In the study, the head is tilted at an angle of 6 degrees below horizontal and a single shoulder must touch the bed at all times, even during washing and eating

One shoulder must touch the bed – even while eating, going to the toilet and washing, say ESA.

There are three sites used by ESA for studies on space flight bed rest – one in France, one in Germany and a new one in Slovenia.

The site of Slovenia is at a higher altitude with less atmospheric pressure, so it will be partially used for research into future habitation of the moon.

“The goal is to definitively test measures that reduce the unwanted effects of life in weightlessness,” said ESA science coordinator Angelique Van Ombergen.

“We have a long history at ESA in conducting bed rest studies, and this round will use all of our knowledge to coordinate and work out the best techniques.”

WILL PEOPLE BE BORN ON THE MOON ‘IN A FEW DECADES’?

Children are born on the moon ‘within a few decades’, with entire families joining the European colony of Europe by 2050, claims a scientist in space.

Professor Bernard Foing, ambassador of the ‘Moon Village’ schedule led by the European Space Agency, made the comments at a conference last week.

He said that by 2030 there could be a first lunar arrangement of six to ten pioneers – scientists, technicians, and engineers – that could grow to 100 by 2040.

“You could have a thousand in 2050 and then … you could of course consider having family” with the crew, he told AFP on September 22, 2017.

This year Professor Foing told the European Planetary Science Congress in Riga, Latvia, how the lunar peoples of humanity could expand rapidly.

Children are born on the moon 'within a few decades', with entire families joining the European colony of Europe by 2050, claims a scientist in space. Professor Bernard Foing, ambassador of the 'Moon Village' scheme driven by Esa (concept art shown), commented this week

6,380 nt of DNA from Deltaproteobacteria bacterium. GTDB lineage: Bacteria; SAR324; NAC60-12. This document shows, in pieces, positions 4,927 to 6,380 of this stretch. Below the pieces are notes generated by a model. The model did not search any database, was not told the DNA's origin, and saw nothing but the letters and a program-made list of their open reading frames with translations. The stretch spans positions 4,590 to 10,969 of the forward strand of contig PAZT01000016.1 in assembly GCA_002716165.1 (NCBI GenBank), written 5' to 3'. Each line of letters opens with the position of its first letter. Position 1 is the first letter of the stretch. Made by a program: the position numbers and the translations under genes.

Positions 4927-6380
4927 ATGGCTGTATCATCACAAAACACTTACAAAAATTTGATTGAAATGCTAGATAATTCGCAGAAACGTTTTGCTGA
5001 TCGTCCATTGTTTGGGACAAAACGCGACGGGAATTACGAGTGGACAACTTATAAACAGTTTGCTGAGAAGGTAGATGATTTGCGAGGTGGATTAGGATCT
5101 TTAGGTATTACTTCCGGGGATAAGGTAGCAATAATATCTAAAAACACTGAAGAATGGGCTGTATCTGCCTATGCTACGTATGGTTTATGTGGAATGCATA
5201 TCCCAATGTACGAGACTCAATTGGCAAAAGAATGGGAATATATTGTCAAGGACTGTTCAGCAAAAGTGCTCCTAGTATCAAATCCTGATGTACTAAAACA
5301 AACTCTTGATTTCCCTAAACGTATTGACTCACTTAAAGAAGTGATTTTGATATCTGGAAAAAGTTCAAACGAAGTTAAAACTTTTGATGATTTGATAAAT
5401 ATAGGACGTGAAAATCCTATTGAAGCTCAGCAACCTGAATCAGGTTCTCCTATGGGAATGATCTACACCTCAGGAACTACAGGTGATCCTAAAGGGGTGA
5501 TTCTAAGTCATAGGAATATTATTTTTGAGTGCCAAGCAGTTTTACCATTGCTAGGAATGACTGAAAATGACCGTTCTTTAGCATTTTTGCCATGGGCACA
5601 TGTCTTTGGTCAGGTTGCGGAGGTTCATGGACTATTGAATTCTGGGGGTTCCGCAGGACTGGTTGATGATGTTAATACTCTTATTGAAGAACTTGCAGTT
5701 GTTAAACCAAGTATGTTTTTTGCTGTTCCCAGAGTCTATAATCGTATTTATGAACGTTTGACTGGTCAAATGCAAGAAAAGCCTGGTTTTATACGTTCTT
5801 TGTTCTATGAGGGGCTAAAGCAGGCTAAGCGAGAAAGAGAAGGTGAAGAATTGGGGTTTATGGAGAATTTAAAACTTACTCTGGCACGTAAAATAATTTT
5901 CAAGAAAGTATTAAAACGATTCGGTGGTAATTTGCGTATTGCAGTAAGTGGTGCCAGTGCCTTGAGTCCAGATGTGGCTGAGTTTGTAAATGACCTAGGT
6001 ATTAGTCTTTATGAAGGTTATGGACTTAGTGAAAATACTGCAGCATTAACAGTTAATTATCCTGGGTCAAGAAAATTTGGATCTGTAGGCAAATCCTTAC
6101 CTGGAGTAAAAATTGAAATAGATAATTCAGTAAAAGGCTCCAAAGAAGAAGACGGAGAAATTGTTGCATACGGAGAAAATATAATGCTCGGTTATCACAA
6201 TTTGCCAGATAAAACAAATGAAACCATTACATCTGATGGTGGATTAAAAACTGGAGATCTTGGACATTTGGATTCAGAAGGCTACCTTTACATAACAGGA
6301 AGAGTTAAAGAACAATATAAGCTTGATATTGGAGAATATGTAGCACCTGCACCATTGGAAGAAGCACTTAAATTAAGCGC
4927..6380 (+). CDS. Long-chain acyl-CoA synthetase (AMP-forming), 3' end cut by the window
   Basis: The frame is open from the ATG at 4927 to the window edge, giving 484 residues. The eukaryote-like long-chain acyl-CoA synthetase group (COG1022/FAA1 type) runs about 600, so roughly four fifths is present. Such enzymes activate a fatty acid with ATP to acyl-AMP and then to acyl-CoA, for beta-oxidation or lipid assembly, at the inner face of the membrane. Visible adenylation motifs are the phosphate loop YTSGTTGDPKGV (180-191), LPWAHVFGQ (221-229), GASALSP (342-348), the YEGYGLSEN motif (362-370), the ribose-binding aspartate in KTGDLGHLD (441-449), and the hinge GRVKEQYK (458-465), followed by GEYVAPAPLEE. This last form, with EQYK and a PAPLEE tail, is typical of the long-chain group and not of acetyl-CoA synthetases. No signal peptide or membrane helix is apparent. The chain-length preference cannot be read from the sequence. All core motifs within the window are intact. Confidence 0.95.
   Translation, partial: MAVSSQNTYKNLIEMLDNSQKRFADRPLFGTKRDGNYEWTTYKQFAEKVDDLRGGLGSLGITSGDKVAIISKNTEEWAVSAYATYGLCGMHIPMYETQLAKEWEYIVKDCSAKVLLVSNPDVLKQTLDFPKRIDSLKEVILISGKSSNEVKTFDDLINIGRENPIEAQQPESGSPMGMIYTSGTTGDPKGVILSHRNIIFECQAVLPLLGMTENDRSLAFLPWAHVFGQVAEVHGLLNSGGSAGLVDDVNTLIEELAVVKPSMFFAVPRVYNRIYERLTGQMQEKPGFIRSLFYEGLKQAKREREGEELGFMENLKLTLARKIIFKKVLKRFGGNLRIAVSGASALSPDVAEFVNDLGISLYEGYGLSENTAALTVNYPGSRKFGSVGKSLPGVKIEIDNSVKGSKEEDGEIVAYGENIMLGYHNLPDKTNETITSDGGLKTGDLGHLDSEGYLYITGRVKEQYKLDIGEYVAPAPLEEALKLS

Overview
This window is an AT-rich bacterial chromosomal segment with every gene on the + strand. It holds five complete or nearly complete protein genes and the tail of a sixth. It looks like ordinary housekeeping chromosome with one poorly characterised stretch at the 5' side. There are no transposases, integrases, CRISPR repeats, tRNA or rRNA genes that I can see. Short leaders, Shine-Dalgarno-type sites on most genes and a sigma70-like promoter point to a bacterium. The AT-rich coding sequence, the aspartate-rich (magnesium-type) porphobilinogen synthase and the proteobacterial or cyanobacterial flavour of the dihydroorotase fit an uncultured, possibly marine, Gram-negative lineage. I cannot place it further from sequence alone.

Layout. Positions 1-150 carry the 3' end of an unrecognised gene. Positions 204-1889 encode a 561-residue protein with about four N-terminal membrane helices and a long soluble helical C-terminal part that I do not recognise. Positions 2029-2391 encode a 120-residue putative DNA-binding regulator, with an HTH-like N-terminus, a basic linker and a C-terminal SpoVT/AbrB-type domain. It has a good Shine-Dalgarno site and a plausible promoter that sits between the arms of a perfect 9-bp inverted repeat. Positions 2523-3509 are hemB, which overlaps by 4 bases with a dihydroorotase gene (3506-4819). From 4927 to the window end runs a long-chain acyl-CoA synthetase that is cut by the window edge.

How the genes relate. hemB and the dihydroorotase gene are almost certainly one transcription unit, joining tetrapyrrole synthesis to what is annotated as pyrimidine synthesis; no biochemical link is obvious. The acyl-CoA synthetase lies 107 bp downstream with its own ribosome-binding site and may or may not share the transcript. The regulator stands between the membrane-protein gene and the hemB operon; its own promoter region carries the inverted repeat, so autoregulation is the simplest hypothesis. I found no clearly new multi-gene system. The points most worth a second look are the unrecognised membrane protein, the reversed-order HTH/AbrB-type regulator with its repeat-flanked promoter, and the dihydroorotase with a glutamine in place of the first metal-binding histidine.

Children are born on the moon 'within a few decades', with entire families joining the European colony of Europe by 2050, claims a scientist in space. Professor Bernard Foing, ambassador of the 'Moon Village' scheme driven by Esa (concept art shown), commented this week

Children are born on the moon ‘within a few decades’, with entire families joining the European colony of Europe by 2050, a scientist in space claims. Professor Bernard Foing, ambassador of the ‘Moon Village’ scheme driven by Esa (concept art shown), commented this week

He compared human expansion on the moon with the growth of the railways, as villages grew around train stations, followed by businesses.

Potential lunar sources include basalt, a volcanic rock that can be used as a raw material for 3D print satellites.

These can be deployed from the moon at a fraction of the cost of launching from the earth with high gravity.

The moon also houses helium-3, a rare isotope on our planet that could theoretically be used to generate cleaner, safer nuclear energy for the earth.

One of the main goals for lunar colonies is water trapped in ice on the poles of the moon.

Water can be separated into hydrogen and oxygen, two gases that explode when mixed – that provide rocket fuel.